After a visit to the doctor, my husband and I stopped in at the 904 Restaurant in Jacksonville Beach, Florida, and I was pleasantly surprised and impressed that they adhere to the concept "from farm to table." We had a very interesting talk with a most delightful waitress about this concept that I will share with you with her permission.
A home gardener knows the value of fresh vegetables from the garden directly to the table; but, there is a very exciting movement among restaurants known as "from farm to table" that refers to the different stages of the production of food, especially food grown locally and delivered to local consumers.
This movement has recently risen with changes in attitude about food safety, freshness, seasonality, and small-farm economics (904). David Griffis on the Cognito Farm in Starke, Florida, called it "The Real Food Movement" in a recent Times Union article.
The motivation for these restaurant practitioners is the scarcity of fresh, local ingredients; the poor flavor of food shipped from afar; the poor nutritional value; the encroachment of genetically modified foods; the disappearance of small farms; heirloom and open-pollinated fruits and vegetables; and the danger of highly centralized food growing and distribution systems (904). Are these not our concerns?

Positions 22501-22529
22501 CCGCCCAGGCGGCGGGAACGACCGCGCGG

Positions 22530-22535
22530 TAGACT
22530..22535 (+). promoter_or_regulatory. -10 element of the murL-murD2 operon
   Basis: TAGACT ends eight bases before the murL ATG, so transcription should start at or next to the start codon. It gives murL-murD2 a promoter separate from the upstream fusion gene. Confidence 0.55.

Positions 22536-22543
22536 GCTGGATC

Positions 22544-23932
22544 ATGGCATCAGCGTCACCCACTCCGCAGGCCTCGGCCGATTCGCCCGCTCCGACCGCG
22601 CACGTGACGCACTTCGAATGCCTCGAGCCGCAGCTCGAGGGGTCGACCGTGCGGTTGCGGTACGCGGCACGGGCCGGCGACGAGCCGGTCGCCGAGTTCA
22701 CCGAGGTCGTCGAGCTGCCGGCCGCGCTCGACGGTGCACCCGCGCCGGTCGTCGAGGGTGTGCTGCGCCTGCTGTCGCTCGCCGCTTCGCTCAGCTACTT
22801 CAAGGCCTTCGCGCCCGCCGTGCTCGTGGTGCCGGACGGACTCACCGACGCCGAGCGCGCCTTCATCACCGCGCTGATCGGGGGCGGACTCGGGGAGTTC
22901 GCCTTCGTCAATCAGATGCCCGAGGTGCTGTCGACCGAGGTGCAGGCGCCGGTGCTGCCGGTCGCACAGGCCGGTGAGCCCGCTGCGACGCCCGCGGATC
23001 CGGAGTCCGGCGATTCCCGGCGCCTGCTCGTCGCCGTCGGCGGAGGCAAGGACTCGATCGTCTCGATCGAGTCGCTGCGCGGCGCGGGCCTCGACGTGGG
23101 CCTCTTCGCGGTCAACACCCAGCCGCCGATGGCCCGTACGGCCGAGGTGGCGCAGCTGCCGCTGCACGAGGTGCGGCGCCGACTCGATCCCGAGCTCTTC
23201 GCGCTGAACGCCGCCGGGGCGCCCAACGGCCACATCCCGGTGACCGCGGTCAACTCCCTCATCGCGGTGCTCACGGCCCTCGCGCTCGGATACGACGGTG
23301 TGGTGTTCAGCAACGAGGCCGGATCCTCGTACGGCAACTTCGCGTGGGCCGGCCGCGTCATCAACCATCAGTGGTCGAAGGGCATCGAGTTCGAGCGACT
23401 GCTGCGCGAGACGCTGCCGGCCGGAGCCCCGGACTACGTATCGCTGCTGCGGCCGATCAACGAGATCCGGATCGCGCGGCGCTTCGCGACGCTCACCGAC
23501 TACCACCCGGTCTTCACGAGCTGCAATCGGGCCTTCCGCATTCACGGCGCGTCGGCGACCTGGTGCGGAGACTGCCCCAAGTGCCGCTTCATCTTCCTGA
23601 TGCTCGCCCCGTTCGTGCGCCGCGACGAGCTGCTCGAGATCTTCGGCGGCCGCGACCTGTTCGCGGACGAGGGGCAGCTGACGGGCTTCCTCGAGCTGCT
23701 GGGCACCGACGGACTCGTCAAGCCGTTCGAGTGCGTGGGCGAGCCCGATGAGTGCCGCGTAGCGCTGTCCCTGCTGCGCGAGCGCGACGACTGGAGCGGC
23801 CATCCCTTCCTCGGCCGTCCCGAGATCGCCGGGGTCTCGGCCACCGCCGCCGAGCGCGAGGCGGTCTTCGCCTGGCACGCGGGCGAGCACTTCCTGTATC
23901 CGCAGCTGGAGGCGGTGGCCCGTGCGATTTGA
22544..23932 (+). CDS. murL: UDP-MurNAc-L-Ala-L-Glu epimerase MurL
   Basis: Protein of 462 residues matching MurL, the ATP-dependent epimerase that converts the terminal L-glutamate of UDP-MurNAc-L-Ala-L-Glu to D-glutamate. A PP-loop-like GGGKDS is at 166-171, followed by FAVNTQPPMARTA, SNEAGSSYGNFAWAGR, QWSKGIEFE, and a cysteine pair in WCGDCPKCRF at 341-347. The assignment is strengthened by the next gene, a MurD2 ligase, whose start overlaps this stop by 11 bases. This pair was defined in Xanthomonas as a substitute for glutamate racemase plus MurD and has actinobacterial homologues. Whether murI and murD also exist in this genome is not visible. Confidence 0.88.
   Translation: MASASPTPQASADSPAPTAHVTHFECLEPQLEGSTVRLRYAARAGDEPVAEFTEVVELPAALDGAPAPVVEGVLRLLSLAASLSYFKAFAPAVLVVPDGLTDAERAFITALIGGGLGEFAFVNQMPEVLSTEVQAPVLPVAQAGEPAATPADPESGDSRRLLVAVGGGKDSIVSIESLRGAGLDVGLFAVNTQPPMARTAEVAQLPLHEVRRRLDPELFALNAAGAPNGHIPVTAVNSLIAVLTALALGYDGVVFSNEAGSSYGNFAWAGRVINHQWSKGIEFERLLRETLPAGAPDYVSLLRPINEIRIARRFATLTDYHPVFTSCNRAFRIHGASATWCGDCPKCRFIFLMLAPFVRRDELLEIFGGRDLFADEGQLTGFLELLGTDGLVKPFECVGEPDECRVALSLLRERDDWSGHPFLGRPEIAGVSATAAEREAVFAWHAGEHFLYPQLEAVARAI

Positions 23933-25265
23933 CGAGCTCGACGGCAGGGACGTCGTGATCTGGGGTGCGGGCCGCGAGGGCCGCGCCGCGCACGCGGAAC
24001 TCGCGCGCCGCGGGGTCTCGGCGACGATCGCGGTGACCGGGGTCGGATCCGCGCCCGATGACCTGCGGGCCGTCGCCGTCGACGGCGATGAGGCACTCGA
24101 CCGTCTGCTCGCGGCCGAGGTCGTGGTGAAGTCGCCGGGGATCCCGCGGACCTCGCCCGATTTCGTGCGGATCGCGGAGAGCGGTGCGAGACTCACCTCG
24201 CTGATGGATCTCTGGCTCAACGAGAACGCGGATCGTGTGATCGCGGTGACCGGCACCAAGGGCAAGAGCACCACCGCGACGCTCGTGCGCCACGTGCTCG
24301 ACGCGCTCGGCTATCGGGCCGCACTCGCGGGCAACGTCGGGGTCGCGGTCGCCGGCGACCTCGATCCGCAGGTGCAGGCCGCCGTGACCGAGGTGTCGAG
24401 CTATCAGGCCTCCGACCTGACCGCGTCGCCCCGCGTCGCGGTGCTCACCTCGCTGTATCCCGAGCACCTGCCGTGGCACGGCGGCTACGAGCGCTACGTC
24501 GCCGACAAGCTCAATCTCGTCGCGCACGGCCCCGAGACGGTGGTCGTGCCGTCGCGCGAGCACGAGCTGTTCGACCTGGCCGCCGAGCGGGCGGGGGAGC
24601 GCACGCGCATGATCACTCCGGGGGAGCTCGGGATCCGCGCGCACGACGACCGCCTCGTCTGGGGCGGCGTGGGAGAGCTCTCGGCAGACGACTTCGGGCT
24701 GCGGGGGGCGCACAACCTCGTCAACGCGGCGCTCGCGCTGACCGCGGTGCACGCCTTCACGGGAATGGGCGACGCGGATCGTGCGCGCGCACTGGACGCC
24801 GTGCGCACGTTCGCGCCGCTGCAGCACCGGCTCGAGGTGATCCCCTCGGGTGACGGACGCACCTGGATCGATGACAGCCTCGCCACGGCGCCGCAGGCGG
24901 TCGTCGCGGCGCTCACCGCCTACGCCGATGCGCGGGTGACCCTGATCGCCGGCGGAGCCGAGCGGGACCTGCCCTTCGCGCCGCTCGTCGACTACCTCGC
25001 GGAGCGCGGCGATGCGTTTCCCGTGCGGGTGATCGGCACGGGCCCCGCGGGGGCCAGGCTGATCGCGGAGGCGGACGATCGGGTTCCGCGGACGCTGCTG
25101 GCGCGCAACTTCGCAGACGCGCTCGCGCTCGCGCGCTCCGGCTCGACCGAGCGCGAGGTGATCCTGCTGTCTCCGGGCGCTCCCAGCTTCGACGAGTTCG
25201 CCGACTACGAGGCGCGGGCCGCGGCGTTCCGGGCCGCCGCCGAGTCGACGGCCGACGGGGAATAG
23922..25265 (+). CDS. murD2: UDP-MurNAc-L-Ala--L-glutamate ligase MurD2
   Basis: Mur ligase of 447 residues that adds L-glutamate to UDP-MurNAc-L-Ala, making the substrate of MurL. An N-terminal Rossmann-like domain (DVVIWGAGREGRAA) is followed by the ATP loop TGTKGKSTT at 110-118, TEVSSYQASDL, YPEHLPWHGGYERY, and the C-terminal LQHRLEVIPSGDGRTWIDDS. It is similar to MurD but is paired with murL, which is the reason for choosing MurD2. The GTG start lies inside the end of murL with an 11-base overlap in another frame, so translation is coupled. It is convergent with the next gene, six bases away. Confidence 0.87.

As a home gardener, the above mentioned areas are of great concerns for us, too. We are concerned about the seeds we sow and the food we eat.
A gardener knows about the seeds and knows what went into the soil and knows what pesticides and herbicides were used (if any). We know what sanitary practices we use when we prepare our freshly picked harvest to be put on our tables, or freezers, or jars.
The waitress at 904 recommended tomato soup but I frowned on that idea but relented. If you are in the neighborhood, stop in and try it. Check out 904 on Facebook, Internet, and other media.
Thank you for visiting my blog.